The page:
Fungal diversity in ectomycorrhizal communities: sampling effort and species detection
- Cite this article as:
- Taylor, A.F.S. Plant and Soil (2002) 244: 19. doi:10.1023/A:1020279815472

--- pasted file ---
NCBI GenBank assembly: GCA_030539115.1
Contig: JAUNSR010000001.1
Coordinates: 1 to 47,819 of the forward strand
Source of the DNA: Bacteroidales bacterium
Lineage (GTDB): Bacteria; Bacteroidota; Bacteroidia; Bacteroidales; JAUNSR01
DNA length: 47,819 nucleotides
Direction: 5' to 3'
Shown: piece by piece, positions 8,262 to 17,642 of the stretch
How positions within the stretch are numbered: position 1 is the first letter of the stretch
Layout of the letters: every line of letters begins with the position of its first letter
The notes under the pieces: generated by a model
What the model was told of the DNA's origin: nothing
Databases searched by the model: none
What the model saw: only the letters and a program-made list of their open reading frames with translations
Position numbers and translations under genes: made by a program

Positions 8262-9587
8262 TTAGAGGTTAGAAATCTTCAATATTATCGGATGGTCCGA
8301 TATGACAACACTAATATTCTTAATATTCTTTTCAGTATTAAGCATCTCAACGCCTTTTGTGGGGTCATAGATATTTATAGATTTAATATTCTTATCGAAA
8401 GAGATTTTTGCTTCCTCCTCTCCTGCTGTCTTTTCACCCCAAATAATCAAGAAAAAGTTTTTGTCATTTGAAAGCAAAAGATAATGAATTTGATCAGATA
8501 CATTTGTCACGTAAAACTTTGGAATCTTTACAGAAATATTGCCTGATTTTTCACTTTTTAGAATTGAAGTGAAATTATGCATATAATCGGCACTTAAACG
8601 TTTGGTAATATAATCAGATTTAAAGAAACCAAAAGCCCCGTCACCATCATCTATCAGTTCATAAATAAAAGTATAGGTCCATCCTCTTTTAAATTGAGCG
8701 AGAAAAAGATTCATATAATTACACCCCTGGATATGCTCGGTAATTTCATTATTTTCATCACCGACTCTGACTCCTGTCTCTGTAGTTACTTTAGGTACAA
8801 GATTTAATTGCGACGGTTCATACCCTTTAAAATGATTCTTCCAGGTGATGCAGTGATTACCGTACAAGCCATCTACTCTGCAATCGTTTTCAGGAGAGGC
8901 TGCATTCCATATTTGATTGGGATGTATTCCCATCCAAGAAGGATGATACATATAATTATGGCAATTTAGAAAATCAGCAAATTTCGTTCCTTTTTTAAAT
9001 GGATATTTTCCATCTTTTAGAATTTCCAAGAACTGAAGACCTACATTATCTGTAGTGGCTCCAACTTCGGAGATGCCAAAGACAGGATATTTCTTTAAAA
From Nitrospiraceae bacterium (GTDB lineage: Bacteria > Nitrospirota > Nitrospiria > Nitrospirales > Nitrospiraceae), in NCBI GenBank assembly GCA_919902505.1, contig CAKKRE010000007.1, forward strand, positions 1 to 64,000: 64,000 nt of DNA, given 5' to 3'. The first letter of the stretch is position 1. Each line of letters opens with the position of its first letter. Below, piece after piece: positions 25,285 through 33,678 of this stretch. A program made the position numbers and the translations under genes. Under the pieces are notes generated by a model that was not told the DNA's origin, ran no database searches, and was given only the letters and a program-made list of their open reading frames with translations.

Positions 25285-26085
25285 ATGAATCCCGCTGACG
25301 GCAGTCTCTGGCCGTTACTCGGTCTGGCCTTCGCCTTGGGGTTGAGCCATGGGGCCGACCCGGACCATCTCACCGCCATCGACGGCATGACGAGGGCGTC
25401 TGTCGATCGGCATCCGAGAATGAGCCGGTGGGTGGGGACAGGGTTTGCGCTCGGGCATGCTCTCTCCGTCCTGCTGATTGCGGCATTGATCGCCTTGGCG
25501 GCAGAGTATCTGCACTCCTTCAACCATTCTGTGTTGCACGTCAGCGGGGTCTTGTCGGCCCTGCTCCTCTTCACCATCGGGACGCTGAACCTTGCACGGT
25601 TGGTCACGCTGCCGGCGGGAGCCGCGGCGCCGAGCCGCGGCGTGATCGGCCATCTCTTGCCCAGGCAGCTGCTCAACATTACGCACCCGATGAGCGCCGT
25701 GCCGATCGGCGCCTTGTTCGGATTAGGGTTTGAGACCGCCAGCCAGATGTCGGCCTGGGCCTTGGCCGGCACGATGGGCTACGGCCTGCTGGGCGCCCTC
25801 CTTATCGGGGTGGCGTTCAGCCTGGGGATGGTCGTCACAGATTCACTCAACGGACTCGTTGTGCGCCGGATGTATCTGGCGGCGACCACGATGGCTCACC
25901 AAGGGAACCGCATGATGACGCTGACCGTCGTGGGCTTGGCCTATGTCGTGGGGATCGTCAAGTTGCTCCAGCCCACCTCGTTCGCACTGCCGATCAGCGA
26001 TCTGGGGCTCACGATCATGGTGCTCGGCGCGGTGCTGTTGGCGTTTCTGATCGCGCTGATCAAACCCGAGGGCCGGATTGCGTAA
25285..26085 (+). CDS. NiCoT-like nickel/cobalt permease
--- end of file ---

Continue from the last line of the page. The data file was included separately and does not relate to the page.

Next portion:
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A number of recent review articles on ectomycorrhizal (ECM) fungal community diversity have highlighted the unprecedented increase in the number of publications on this ecologically important but neglected area. The general features of these species-rich, highly dynamic and complex communities have been comprehensively covered but one aspect crucial to our assessment of diversity, namely the sampling of ECM communities has received less attention. This is a complex issue with two principal components, the physical sampling strategy employed and the life cycle traits of the ECM fungi being examined. Combined, these two components provide the image that we perceive as ECM diversity. This contribution will focus primarily on the former of these components using a recent study from a pine forest in central Sweden to highlight some sampling problems and also to discuss some features common to ECM communities. The two commonly used elements of diversity, species richness and community evenness, present rather different problems in the assessment of ECM diversity. The applicability of using current measures of abundance (number or percentage of root tips colonised) to determine community evenness is discussed in relation to our lack of knowledge on the size of individual genets of ECM fungi. The inherent structure of most ECM communities, with a few common species and a large number of rare species, severely limits our ability to accurately assess species richness. A discussion of theoretical detection limits is included that demonstrates the importance of the sampling effort (no. of samples or tips) involved in assessing species richness. Species area abundance plots are also discussed in this context. It is suggested that sampling strategy (bulk samples versus multiple collections of single tips) may have important consequences when sampling from communities where root tip densities differ. Finally, the need for studies of the spatial distribution of ECM on roots in relation to small-scale soil heterogeneity and of the temporal aspects of ECM community dynamics is raised.